The Canadas

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The Canadas
Flag
British North America
Map of the Canadas
The Canadas, Upper Canada (orange) and Lower Canada (green)

The Canadas is the collective name for Upper Canada and Lower Canada, two British colonies in present day Canada.1 They were both created by the Constitutional Act of 1791 and abolished in 1841 with the union of Upper and Lower Canada.

Their names reflected their positions relative to the headwaters of the St. Lawrence River, the same relationship between Upper Egypt and Lower Egypt:

  • Lower Canada covered the south-eastern portion of the modern-day Province of Quebec, Canada, and (until 1809) the Labrador region of the modern-day Province of Newfoundland and Labrador.1
  • Upper Canada covered what is now the southern portion of the Province of Ontario, and the lands bordering Georgian Bay and Lake Superior.1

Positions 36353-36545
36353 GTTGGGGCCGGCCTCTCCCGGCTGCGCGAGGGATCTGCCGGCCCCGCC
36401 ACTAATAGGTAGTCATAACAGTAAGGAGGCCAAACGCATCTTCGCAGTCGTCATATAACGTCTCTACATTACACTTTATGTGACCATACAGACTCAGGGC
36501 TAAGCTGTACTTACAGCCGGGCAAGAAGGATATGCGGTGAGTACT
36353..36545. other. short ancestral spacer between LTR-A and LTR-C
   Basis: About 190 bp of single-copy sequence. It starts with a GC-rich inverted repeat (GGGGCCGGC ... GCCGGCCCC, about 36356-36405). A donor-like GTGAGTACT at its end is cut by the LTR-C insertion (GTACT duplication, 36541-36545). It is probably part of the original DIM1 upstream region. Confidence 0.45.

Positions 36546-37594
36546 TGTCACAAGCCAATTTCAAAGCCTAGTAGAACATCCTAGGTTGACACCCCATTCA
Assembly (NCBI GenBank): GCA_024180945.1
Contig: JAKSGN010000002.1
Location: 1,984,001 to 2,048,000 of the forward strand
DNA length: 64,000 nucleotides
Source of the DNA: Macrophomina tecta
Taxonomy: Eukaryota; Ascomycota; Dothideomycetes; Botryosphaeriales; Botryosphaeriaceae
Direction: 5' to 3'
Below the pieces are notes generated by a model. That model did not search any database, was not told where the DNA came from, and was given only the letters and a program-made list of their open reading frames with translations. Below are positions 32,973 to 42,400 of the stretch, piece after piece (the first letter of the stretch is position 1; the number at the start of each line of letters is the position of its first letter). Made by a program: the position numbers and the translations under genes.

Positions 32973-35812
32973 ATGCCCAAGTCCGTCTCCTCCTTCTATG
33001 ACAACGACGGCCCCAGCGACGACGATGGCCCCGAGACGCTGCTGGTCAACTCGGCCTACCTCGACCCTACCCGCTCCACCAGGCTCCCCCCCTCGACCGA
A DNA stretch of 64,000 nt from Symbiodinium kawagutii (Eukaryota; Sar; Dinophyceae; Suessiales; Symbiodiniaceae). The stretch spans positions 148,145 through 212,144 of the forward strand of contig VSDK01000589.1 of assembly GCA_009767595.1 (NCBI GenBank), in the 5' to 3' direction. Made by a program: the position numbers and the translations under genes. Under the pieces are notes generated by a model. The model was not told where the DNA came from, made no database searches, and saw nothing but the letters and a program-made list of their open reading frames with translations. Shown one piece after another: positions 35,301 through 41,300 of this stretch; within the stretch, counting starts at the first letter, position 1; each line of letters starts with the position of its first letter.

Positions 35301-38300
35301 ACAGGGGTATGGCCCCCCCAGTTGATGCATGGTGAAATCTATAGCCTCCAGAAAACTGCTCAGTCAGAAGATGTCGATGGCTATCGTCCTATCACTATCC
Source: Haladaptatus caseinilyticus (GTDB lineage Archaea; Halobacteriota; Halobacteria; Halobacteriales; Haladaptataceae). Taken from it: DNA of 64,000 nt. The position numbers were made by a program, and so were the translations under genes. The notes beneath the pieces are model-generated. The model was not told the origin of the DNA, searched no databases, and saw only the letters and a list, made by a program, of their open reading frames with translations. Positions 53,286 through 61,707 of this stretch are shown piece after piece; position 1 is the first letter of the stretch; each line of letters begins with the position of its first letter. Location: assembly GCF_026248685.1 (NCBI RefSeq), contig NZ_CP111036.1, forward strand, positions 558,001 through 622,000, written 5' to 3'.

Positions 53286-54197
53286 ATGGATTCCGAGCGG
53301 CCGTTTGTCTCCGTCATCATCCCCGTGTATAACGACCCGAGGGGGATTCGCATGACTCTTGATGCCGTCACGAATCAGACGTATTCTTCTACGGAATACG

• The northern part of the current provinces of Ontario and Quebec was at this time part of Rupert's Land.

History

The British colony of the Province of Quebec was divided by the Constitutional Act of 1791 into two separate provinces, with the Ottawa River forming a part of the border.

The creation of Upper Canada was in response to the desire expressed by recently arrived United Empire Loyalist settlers for British institutions and laws, especially British laws of land tenure.

The political structure of the colonies was changed after Lord Durham's 1838 Report on the Affairs of British North America recommended they be merged into a single colonial province.

Lower Canada, Upper Canada and their legislatures were abolished by the British Act of Union 1840 of July 23, 1840 (which came into force in early 1841) and united as one political entity, the Province of Canada.

References

  1. ^ a b c Wesley B. Turner (4 July 2011). The Astonishing General: The Life and Legacy of Sir Isaac Brock. Dundurn Press Ltd. p. 12. ISBN 978-1-55488-777-4. 








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